93 Cited authorities

  1. United States v. Booker

    543 U.S. 220 (2005)   Cited 25,404 times   28 Legal Analyses
    Holding the Sentencing Guidelines are advisory
  2. Apprendi v. New Jersey

    530 U.S. 466 (2000)   Cited 26,659 times   100 Legal Analyses
    Holding that “[o]ther than the fact of a prior conviction, any fact that increases the penalty for a crime beyond the prescribed statutory maximum must be submitted to a jury, and proved beyond a reasonable doubt”
  3. Blakely v. Washington

    542 U.S. 296 (2004)   Cited 16,620 times   17 Legal Analyses
    Holding that “[w]hen a judge inflicts punishment that the jury's verdict alone does not allow, the jury has not found all the facts ‘which the law makes essential to the punishment,’ and the judge exceeds his proper authority”
  4. Ring v. Arizona

    536 U.S. 584 (2002)   Cited 5,001 times   50 Legal Analyses
    Holding that “[i]f a State makes an increase in a defendant's authorized punishment contingent on the finding of a fact, that fact—no matter how the State labels it—must be found by a jury beyond a reasonable doubt”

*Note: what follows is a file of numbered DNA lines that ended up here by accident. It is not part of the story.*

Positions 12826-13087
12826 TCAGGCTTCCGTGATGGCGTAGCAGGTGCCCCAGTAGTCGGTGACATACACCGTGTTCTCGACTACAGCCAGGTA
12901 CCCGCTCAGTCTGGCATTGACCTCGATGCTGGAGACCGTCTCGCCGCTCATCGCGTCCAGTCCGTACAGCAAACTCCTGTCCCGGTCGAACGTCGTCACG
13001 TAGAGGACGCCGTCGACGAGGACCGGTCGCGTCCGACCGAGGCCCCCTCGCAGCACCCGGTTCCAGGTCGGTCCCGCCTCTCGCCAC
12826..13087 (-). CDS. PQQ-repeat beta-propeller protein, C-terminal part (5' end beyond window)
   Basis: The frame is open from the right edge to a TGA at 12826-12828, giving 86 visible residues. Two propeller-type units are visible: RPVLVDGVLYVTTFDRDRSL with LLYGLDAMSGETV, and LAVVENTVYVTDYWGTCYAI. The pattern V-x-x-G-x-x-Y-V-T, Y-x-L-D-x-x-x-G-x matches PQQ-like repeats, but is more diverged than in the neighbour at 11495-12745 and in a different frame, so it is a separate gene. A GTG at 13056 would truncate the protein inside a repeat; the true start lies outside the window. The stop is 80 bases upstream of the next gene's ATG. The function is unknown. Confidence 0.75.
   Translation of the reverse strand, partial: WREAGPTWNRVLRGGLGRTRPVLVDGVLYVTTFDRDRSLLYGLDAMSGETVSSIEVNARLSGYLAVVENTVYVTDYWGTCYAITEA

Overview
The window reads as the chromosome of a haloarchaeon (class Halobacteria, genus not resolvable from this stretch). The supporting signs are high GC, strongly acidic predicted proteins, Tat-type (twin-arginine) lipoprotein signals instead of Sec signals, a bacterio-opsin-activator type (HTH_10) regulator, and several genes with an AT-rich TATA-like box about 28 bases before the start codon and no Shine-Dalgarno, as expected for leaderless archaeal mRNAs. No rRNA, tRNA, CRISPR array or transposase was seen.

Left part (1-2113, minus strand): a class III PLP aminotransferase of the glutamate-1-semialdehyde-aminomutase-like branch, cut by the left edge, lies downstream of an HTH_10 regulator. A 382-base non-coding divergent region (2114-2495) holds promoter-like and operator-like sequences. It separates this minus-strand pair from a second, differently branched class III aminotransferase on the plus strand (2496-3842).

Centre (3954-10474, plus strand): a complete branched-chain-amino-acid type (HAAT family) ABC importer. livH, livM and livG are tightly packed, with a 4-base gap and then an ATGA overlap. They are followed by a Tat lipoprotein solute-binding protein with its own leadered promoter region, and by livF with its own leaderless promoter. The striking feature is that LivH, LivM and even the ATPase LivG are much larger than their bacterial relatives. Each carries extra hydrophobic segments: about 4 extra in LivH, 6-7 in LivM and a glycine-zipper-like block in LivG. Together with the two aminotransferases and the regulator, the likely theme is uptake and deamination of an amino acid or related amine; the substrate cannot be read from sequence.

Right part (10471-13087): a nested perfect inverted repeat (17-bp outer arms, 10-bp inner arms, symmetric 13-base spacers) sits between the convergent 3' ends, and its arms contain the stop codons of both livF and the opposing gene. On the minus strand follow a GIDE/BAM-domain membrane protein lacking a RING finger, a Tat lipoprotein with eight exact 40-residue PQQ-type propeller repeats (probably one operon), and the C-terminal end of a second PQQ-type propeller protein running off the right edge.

5. Chapman v. California

    386 U.S. 18 (1967)   Cited 23,519 times   28 Legal Analyses
    Holding that error is harmless only if "harmless beyond a reasonable doubt"
  6. Gregg v. Georgia

    428 U.S. 153 (1976)   Cited 6,633 times   31 Legal Analyses
    Holding that "accurate sentencing information is an indispensable prerequisite to a reasoned determination of whether a defendant shall live or die"
  7. Payne v. Tennessee

    501 U.S. 808 (1991)   Cited 2,614 times   21 Legal Analyses
    Holding that admission of victim impact evidence at death penalty sentencing phase does not per se violate the Eighth Amendment
  8. Pulley v. Harris

    465 U.S. 37 (1984)   Cited 3,446 times   3 Legal Analyses
    Holding that the petitioner was not constitutionally entitled to a proportionality review that would "compare Harris's sentence with the sentences imposed in similar capital cases"
  9. Baze v. Rees

    553 U.S. 35 (2008)   Cited 1,041 times   13 Legal Analyses
    Holding in the Eighth Amendment context that the government's choice of drug can violate the Constitution
  10. People v. Doolin

    45 Cal.4th 390 (Cal. 2009)   Cited 3,879 times   3 Legal Analyses
    Holding defendant's request to represent himself was untimely where he sought self-representation at sentencing hearing only after his Marsden motion was denied